We are gathered here because I officiated my first wedding just a few weeks back: a graduate student in the writing program where I teach was marrying an instructor in the German program.
They married in my living room.
The bride wore blue.
The maid of honor wore shorts.
We are here today – before God – because marriage is one of His most sacred wishes – to witness the joining in marriage of GROOM’S NAME and BRIDE’S NAME. This occasion marks the celebration of love and commitment with which this man and this woman begin their life together. And now – through me – He joins you together in one of the holiest bonds.
I became a minister in the Universal Life Church easily enough: visit a webpage, click a button. Ordination is simple. Knowing what to say when two people marry is something else altogether.
The boilerplate language italicized above showed up on a website devoted to helping novice officiants like me find the appropriate words, but even such humble a declaration caused me considerable cognitive anguish. It wasn’t clear if both bride and groom believed in God, for instance. I was pretty sure at least one was not on board with the default masculine pronoun. I certainly wasn’t ready to claim that God acted through me. And to be honest, I doubt that marriage is one of God’s “most sacred wishes,” or that God, whatever that word means, even bothers to notice our silly little organized religious rituals. He/she/God surely has better things to occupy his/her/God’s time.
But we like to think that we are the center of everything, don’t we? And that someone is keeping track.
With respect for individual boundaries comes the freedom to love unconditionally. Within the emotional safety of a loving relationship – the knowledge self-offered one another becomes the fertile soil for continued growth. With care and responsibility towards self and one another comes the potential for full and happy lives.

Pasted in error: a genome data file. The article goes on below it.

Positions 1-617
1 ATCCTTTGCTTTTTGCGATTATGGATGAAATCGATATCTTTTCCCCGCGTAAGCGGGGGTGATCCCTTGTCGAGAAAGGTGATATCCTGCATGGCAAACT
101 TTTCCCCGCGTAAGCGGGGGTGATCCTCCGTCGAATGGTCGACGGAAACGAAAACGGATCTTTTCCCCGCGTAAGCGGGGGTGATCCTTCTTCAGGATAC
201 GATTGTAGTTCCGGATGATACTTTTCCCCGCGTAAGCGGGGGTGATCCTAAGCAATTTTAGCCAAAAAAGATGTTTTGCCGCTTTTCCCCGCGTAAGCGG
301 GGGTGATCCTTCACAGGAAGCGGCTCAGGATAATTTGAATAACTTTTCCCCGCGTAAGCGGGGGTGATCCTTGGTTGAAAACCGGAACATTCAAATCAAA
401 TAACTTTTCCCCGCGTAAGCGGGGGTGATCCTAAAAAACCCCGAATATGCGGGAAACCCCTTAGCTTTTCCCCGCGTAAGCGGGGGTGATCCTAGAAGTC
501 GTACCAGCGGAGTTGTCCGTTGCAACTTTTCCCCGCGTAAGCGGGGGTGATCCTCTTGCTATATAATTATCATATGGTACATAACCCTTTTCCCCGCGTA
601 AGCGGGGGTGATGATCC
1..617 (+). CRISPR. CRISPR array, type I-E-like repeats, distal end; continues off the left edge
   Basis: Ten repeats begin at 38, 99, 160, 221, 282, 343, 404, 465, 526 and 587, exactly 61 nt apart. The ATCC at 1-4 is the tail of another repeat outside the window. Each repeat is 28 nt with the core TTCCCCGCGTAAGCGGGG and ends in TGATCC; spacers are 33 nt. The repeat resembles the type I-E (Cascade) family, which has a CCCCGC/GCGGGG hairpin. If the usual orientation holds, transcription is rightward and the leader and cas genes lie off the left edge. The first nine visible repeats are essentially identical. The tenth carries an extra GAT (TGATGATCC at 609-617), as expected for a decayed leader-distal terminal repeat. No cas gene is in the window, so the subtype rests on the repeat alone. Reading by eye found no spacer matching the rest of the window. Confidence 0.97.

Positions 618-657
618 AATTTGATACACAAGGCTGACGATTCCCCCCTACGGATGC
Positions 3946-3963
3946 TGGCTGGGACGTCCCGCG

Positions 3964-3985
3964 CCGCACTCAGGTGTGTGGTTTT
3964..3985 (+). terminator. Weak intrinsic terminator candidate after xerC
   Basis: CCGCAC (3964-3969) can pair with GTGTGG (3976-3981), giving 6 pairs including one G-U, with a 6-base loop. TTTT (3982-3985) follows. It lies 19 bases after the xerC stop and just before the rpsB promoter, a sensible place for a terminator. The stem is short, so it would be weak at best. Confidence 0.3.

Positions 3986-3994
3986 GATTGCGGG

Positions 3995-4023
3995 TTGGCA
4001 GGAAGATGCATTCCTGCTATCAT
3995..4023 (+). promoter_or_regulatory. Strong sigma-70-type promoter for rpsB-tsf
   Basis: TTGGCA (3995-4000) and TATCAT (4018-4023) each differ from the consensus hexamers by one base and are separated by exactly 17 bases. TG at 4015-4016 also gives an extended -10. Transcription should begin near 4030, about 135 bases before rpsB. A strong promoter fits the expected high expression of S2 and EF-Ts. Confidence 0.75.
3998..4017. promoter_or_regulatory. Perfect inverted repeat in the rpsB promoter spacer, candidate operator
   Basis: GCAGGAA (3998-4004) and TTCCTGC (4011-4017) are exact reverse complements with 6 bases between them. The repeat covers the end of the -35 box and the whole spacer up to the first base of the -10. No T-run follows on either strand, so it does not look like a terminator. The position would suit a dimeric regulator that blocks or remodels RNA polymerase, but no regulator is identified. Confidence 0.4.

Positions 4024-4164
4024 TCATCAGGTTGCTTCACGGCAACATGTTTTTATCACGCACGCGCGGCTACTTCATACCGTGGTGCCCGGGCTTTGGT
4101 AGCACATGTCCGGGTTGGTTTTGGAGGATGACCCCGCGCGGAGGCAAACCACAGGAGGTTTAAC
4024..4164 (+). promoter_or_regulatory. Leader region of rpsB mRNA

Now there’s a mouthful of passive jargon. “Individual boundaries,” “emotional safety, “the knowledge self-offered one another becomes the fertile soil…” Perhaps if I had been negotiating a settlement between Israel and one of its neighbors, the language would have suited, but I couldn’t deliver those words to my two friends with anything like a straight face. I’m a writing teacher after all; clarity of language is my sworn cause.
Still and all, it was my job to offer some sort of advice. My wife helped by repeatedly suggesting, “Don’t mention ‘hard work!’” She was referencing a ceremony we had witnessed many years before where the preacher seemingly talked of nothing else; pointing out in every other sentence that marriage was hard, grinding, bone-wearing, teeth-gritting emotional labor. His wife was in the pews when he said all of this, and I can only speculate what she was thinking.
I eventually came up with a few nuggets of advice I wanted to offer, until it occurred to me that at this wedding, my wife would be in the audience, listening to me, and soon enough every sentence I composed sounded horribly hypocritical.
Renita and I are just about to celebrate our thirtieth wedding anniversary, which is pretty good stuff these days, but goodness knows this didn’t happen because I was good at marriage, or because I held some special key to making my wife’s days happy and joyous. These thirty years have happened because Renita was willing to put up with me, and because she is stubborn, and because I am lucky.
That’s not exactly advice.
Do you GROOM’S NAME take BRIDE’S NAME to be your wife – to live together after God’s ordinance – in the holy estate of matrimony? Will you love her, comfort her, honor and keep her, in sickness and in health, for richer, for poorer, for better, for worse, in sadness and in joy, to cherish and continually bestow upon her your heart’s deepest devotion, forsaking all others, keep yourself only unto her as long as you both shall live?
One other oddity of my first marriage ceremony was that neither GROOM’S NAME nor BRIDE’S NAME was new to the nuptial altar. They had three or four weddings under their collective belts already, and were in no way naïve as to the perils, challenges, and odds.
So what do you tell someone who is not innocent, not wide-eyed, not filled with naïve optimism. If I promised them that each day would be as wonderful as the first flushes of love had been, that they were entering into a union of perpetual bliss, I suspect the bride would have laughed out loud.
So what to say?
I didn’t tell them much.
I mentioned that marriage is like writing: you need to show up at your writing desk and at your marriage desk.
I mentioned that marriage is not like writing: writing needs to be attacked, relentlessly, while people need to be handled tenderly, coddled a bit.
“Show up, be tender.” That’s the best I could muster.
The bride and groom smiled and nodded. My wife did not guffaw.